Capacity building is a prerequisite to advocacy: An experience from Tanzania

Mr. Fazal Issa of FORUMCC presents during the event for Tanzania Members of Parliament on gender and climate change adaptation. Photo: P. Muchunguzi (IITA)
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Sep 20, 2017


Edidah Ampaire (IITA), Perez Muchunguzi (IITA) and Fazal Issa (FORUMCC)


A high-level event on gender responsiveness in policymaking and implementation goes back to basics.

On 13 September 2017, researchers from the International Institute of Tropical Agriculture (IITA), in partnership with the Tanzanian Ministry of Agriculture, Livestock and Fisheries (MALF) and Tanzania Civil Society Forum on Climate Change (FORUMCC), had the privilege of presenting findings of a recent study on gender integration in agriculture and natural resource policies to Members of Parliament (MPs). A key lesson was learnt during the process: gender is still a controversial topic for policymakers in the country. 

Indeed, mixed emotions followed the presentation that articulated the findings on gender integration and gender budgets in Tanzania's natural resource, agriculture and climate change policies, strategies, and implementation plans.

The opposition shadow minister for agriculture, who is also a lecturer at the University of Dar es Salaam, stood up and cleared the air amidst an emotionally heated debate that followed the presentation of the findings of the study, saying:

What I see is a scientific study that clearly shows the findings about our national policies. It shows what we have done well and the gaps that need to be filled. What we need to do is develop and implement strategies to close the highlighted gaps, and I think [that] is clear.”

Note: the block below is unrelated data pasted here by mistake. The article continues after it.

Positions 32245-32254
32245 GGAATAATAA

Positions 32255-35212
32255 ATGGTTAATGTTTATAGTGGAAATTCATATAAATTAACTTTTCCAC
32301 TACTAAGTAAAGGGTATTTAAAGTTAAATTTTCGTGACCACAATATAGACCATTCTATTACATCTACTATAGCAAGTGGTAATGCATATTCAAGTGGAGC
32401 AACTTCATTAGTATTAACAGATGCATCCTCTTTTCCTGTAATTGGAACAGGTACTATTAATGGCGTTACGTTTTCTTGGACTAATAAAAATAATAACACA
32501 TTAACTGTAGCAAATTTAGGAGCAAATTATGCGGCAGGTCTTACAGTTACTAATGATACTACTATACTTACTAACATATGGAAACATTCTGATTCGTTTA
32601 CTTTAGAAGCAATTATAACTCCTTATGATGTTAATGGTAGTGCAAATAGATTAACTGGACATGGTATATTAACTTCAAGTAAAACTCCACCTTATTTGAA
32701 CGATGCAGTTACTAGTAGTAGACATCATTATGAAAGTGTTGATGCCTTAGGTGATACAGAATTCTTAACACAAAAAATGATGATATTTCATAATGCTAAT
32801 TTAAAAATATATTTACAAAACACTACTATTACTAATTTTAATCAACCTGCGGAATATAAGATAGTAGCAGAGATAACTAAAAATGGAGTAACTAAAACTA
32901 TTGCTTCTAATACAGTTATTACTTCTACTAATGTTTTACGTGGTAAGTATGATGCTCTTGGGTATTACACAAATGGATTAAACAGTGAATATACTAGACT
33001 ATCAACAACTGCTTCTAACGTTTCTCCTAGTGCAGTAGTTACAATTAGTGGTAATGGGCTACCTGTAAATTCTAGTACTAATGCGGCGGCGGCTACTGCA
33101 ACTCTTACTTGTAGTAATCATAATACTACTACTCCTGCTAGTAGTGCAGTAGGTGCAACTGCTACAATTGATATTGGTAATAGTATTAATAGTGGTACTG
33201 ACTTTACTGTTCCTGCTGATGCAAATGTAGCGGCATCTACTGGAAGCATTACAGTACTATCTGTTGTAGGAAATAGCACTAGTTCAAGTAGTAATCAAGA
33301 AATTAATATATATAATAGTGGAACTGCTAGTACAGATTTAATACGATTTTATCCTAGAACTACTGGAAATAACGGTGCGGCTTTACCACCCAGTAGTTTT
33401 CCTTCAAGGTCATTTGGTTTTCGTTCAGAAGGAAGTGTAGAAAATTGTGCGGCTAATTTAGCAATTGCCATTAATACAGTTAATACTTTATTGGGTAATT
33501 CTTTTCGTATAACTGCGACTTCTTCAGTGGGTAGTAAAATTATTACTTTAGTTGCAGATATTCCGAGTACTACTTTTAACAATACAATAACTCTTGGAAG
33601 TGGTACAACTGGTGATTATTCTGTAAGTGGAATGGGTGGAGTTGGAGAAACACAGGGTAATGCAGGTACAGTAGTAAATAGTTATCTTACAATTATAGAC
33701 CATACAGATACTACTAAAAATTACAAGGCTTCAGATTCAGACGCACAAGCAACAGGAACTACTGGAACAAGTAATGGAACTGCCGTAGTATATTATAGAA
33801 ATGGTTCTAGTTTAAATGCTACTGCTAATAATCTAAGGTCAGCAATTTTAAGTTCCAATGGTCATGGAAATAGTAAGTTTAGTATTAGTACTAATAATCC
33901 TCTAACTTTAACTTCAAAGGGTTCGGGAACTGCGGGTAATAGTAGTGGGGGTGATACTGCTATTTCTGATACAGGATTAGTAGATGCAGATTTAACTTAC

The first part of the discussion was a divide in perceptions between the men that spoke first, querying the relevance and necessity of gender responsiveness, and women who then voiced support for the need to address gender issues in climate change adaptation, agriculture, and policy, and the benefits it can bring. The mixed reactions in the house as MPs spoke, one after the other, were a clear sign that there was less knowledge about gender than we, as researchers, had anticipated during the preparation and as we presented the findings. Indeed, previous CCAFS studies (on policies and gender budgeting and on gender considerations in agriculture and natural resource management policies) had already pointed out the need for creating gender awareness among policymakers in the country.

A Tanzania Member of Parliament speaks during a forum on gender and climate change.

A Member of Parliament giving his response on the presentation. Photo: ​P. Muchunguzi (IITA)

Contending the importance of gender and the connection between gender and climate change

The male honourables took the floor first, three in a row, and expressed their disappointment with what, in their opinion, was less smart research and an irrelevant presentation. A few excerpts illustrate the atmosphere in the room: